done to them, that created within them feelings of guilt and
shame.  Further, they were not allowed to tell their parents
about what was going on--thus creating even more inner conflict.
That is a very cruel bind to put a child into.  The two boys who
independently broke their bond of secrecy were both very
frightened and angry according to the parents.  If CWL had
superior spiritual knowledge, it failed in its moral application.

AP> I should think that the value of his spiritual teaching
should be judged apart from this moral question entirely.
Moralism is not the filter through which to view spiritual

I think there is something to this, but it can be taken too far.
Would you argue that Hitler even with his "weaknesses" could have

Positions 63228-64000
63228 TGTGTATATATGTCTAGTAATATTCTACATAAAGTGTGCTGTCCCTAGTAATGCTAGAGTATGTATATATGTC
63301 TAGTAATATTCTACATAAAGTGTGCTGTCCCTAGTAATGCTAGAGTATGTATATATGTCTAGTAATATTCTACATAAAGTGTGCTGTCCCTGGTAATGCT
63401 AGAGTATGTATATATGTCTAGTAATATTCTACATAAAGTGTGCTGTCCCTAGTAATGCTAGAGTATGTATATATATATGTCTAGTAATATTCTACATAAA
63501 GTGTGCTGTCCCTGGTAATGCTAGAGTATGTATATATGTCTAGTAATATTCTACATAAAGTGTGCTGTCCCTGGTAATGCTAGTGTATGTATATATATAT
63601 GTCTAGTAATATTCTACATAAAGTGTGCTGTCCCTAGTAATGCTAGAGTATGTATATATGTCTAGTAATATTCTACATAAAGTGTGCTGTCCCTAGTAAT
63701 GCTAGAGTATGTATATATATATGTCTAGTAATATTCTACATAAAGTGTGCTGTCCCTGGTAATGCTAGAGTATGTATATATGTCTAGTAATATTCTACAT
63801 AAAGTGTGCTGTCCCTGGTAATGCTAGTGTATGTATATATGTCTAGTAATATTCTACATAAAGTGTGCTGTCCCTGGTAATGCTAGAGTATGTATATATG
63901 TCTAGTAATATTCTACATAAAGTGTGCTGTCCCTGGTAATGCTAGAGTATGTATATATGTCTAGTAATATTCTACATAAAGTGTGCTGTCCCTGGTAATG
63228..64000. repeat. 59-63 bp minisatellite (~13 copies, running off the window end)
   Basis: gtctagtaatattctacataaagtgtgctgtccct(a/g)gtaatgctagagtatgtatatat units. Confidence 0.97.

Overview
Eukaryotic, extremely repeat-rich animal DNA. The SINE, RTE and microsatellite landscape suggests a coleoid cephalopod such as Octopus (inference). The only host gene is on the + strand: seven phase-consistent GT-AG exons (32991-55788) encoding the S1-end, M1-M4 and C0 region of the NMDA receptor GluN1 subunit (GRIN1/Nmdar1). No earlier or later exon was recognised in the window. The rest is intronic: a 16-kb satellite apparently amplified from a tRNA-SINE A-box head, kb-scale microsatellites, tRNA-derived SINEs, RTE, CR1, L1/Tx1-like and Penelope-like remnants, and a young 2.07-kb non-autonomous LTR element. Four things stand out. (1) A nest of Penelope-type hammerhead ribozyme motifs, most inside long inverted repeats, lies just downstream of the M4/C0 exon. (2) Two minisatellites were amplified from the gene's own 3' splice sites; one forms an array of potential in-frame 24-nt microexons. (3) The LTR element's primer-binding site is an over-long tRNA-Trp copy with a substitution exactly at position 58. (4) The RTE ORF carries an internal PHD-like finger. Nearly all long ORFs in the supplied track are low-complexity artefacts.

been a spiritual teacher? If so, should we encourage Jews and
Gypsies to be his students? Of course CWL didn't kill anybody,
and If he was involving himself with adults, then I would say
that it was his business.  But 12 to 14 years old boys are too
young to "consent" in my opinion.

AP> The moral effect of the teaching confirms the spiritual truth
but weakness doesn't cancel truth out since spiritual teaching is
beyond individuality.

Yes, and CWL claimed that his activities with the boys was an
application of his spiritual teachings.  Therefore, in this case,
I think we are justified in evaluating his spiritual teachings
with his morality.

AP> In conclusion, I think that the values we hold should be
mutally affirmed and understood in dialogue with one another.
Second, recognize that any idea of human perfectability is liable
to lead to illusion.  Third, CWL's spiritual teaching should be
evaluated apart from any attempt at moralism.  Fourth, that the
character of CWL should be open to critical investigation by